Many of the market leaders in the industries that pay the lowest wages (think of fast-food restaurants and convenience stores) use a common device to limit their liability for unlawful conduct: the franchise. These companies (franchisors) grant franchises to other entities (franchisees) to operate locations in their name. Often the franchisees have limited assets. As a result, employees who challenge illegal labor practices at the franchises are unable to collect any money even when they prevail on their claims.
Some of these market leaders also use the franchise device to deny responsibility for the conduct of their franchise operators. For example, in response to the growing movement to require fast food restaurants to pay their workers a living wage, many of the market leaders have dubiously claimed that they have no control over the wages that their franchisees pay. They are thus seeking to use the franchise as an excuse for washing their hands of culpability for a situation in which women and men who work full time remain mired in poverty.
Fortunately, some, courts and other legal entities have begun to take a more critical view of the franchise. The California Supreme Court, for example, has granted review in the case of Patterson v. Domino’s Pizza. In Patterson, the court of appeal held that a Domino’s franchisor could be liable for a franchisee’s alleged violations of the Fair Employment and Housing Act. Should that be affirmed, the plaintiff (as well as other potential plaintiffs in California) will presumably have access to a deeper pocket in the event that he is successful in his claims.
A different California court reached the opposite result in Aleksick v. 7-Eleven. In that case, the court of appeal held that 7-Eleven was not liable for the actions of its franchisees in a case alleging failure to pay wages due. Aleksick.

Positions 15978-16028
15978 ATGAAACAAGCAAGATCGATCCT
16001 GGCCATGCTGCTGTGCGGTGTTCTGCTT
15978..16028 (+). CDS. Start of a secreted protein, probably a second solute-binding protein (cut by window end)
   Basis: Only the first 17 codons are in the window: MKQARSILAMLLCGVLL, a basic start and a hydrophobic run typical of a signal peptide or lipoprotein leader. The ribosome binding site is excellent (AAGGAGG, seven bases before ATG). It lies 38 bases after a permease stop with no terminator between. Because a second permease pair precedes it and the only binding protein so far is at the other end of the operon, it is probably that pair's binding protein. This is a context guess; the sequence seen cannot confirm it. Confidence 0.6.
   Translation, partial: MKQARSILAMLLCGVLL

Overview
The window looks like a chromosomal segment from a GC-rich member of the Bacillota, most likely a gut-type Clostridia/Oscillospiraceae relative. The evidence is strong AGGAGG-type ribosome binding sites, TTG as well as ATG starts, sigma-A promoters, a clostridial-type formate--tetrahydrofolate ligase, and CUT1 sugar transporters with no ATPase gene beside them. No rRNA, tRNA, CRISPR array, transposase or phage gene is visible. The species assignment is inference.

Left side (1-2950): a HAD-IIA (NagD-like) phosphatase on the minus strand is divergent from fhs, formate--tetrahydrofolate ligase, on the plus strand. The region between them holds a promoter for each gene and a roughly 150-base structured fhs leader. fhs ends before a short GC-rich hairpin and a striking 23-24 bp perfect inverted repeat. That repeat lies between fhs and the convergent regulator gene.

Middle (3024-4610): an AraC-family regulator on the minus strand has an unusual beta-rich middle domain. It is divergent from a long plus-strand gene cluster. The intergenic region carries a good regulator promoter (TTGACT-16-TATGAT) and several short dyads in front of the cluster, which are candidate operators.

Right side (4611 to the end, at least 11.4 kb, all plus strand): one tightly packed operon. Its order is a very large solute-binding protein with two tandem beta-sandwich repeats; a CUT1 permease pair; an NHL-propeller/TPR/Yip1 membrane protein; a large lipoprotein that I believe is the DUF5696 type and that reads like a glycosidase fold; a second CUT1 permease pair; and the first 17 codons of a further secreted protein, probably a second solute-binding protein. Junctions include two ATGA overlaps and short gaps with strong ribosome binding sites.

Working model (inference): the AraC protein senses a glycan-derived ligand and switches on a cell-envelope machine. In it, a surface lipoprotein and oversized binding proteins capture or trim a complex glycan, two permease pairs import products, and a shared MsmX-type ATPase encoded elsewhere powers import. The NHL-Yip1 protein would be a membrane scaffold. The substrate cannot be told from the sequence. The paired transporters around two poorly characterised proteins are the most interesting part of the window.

The National Labor Relations Board has also recently addressed this issue. On July 29, 2014, Richard F. Griffin Jr., the General Counsel of the Board, ruled that McDonald’s could be held jointly liable for labor and wage violations by its franchisees. This ruling was in response to some 180 complaints that were brought against McDonald’s and some of its franchisees for cutting the hours of and in some cases firing employees who were organizing to seek higher wages.
The General Counsel’s ruling was based in part on the allegations that McDonald’s had significant control over its franchisees’ employment practices. For example, McDonald’s provides its franchises with human resources software. McDonald’s also exercises control over food, cleanliness and employment practices. In fact, McDonald’s often owns the actual restaurants that its franchisees use.
The General Counsel’s ruling is significant in that it appears to signal a shift in the way that the Board views franchises. In 1982, in the case of National Labor Relations Board v. Browning-Ferris Industries of Pennsylvania Inc., the Court of Appeals for the Third Circuit held that the proper test for determining joint employer status was whether an entity exercised “significant control” over the employees at issue. That test has been narrowed in the years since, with the Board holding that a company is a joint employer only when it directly controls the employment practices of a franchisee.
The General Counsel’s ruling is only a first step. Ultimately, this issue may very well wind up before the full five-member Board, and then in the federal courts. However, it is an important step for workers who seek to vindicate their rights under the law.
If you work for a fast-food company or a convenience store, or any other branch of a large national chain, and feel like your rights are being violated, please feel free to contact us for a free consultation. We can be reached at 510.444.4400 or at email@example.com.